Thanks for the positive feedback on yesterday’s blog about teaching. It created some conversations about school experiences, so I thought I’d just share a couple with you to demonstrate how school life has changed.
I went to school when the cane was used as a form of punishment, but it was abandoned during my high school years. Although we did have one “very nice” male teacher who took great delight in making you bend over so he could give you a wedgie, then flick the edge of a metal ruler down your butt as hard as he could, leaving great welts on your rump.
Can you imagine what would happen today if a teacher did that to a child? The uproar would be unbelievable. There would be demands for heads to role. All manner of counsellors would be employed for the affected students, as well as any other students, teachers, admin staff, neighbours and parents traumatised by the act. And of course the offending teacher would receive serious counselling, legal advice and probably a transfer to a non-classroom environment (or some such political language).
The parents would probably sue the school and the Department of Education, not to mention the teacher. And the media and social media chattering classes would have a field day. And the teacher would deserve all the wrath.
But can you see the following happening in today’s classroom? When I was in 4th class we had a weekly spelling test. Spelling was my best subject, so I looked forward to it. At the end of the test, three kids who had been nominated the previous week, would stand in front of the class and recite a word and its meaning. The students then had to try to spell the words.
The trick was to use words with silent or unexpected letters, such as psychology, or pneumonia, etc.
On this particular Friday the teacher called out the names to the three quiz masters for the day, one of whom was me. But I had forgotten all about it. So I quickly grabbed my trusty Collins Pocket Dictionary – a compulsory school text in those days – and started flicking through to find my word.
At the top of each page in the dictionary was the first word to be defined on that page, printed in bold. So you could quickly scan through the pages looking for a word. I soon found a cracker, but did not have time to read the definition.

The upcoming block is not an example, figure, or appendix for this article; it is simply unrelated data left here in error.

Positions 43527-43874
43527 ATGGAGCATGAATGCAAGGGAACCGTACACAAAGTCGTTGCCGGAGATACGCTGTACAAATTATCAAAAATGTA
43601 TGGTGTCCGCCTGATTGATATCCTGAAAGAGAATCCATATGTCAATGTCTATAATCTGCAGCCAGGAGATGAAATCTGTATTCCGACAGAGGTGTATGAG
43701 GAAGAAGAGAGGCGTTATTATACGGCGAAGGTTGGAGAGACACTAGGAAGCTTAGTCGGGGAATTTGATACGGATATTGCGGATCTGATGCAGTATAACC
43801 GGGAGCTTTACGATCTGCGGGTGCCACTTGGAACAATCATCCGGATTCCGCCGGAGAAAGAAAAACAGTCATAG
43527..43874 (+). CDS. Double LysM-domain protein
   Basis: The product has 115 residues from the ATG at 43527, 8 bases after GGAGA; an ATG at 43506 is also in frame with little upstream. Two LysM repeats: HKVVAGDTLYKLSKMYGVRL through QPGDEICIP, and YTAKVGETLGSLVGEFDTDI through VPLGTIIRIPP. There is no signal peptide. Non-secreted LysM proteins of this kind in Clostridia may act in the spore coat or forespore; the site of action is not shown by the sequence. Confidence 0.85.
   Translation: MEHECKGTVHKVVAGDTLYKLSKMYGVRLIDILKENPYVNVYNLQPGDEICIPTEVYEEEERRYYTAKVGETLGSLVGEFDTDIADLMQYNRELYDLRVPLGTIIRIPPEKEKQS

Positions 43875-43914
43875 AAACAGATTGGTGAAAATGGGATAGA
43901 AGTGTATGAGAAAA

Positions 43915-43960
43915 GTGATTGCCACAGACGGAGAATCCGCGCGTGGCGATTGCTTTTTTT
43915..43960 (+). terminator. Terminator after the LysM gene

“Righto Auld, what’s your word today” called the teacher. I stood tall and in phonetic language started to announce “nime-fo-may-knee-ack”. “A sexual desire in woman…”
“Stop Auld! Stop!” shouted the teacher, as he doubled up in a combination of laughter and horror.
“Come over here young man” he said, as kids in the classroom started to inquire loudly as to my word and its meaning. (nymphomaniac, in case you missed it).
I had a crew-cut in those days, so my forehead was bare. The teacher asked me to lean towards him and he then wrote in blue pen on my forehead, the following upper case letters:
D.O.M. – he whispered in my ear “it stands for Dirty Old Man and you cannot tell anyone but your parents when you get home”.
So thinking this was not unusual, I walked around for the rest of the day with D.O.M. printed boldly on my forehead as a badge of achievement – and am sure I told my mates what it stood for.
My mother asked me why I had the letters on my head and I told her. She was mortified. She wasn’t a bit upset at what the teacher had done, rather she was embarrassed about what I had done. Go figure.
There were no recriminations, my father just laughed and shook his head. In fact my parents couldn’t wait to meet my teacher at the end of year school function, most likely to apologise for my insolence.
Imagine will you, what would happen today if a teacher dared to have a sense of humour and do such an act to a child? In the first instance I suspect I’d be one upset parent and would initially not see the funny side.
The teacher would lose his job, be ostracised by the community – and possibly put on some watch list kept by vigilante parents. Along with all the other things I mentioned for the earlier metal ruler transgression.
But sometimes things work out OK. Today my son in his second day at his new school, had his first basketball training after lunch. He was very keen to get involved, so changed into his sports gear at lunchtime and followed his sister to the courts. He is in year 4, she is in year 5. Close to the end of the training session the Principal of the Primary School came looking for my son.
Seems in his enthusiasm, my son had been training with the year 5 and year 6 kids – he’s a tall lad and nobody questioned him. He was supposed to be in the classroom for an hour after lunch before starting his basketball training and his teacher was frantically looking for him as he had ‘disappeared’.
Full marks to the Principal though. He let my son stay at the court and do his year 4 training as well, so he had an afternoon of basketball. He reckons it was the best part of his first two days at the school. If that’s all he gets up to, I’ll have nought to worry about. But I have the feeling he has inherited some characteristics, so who knows what lies ahead?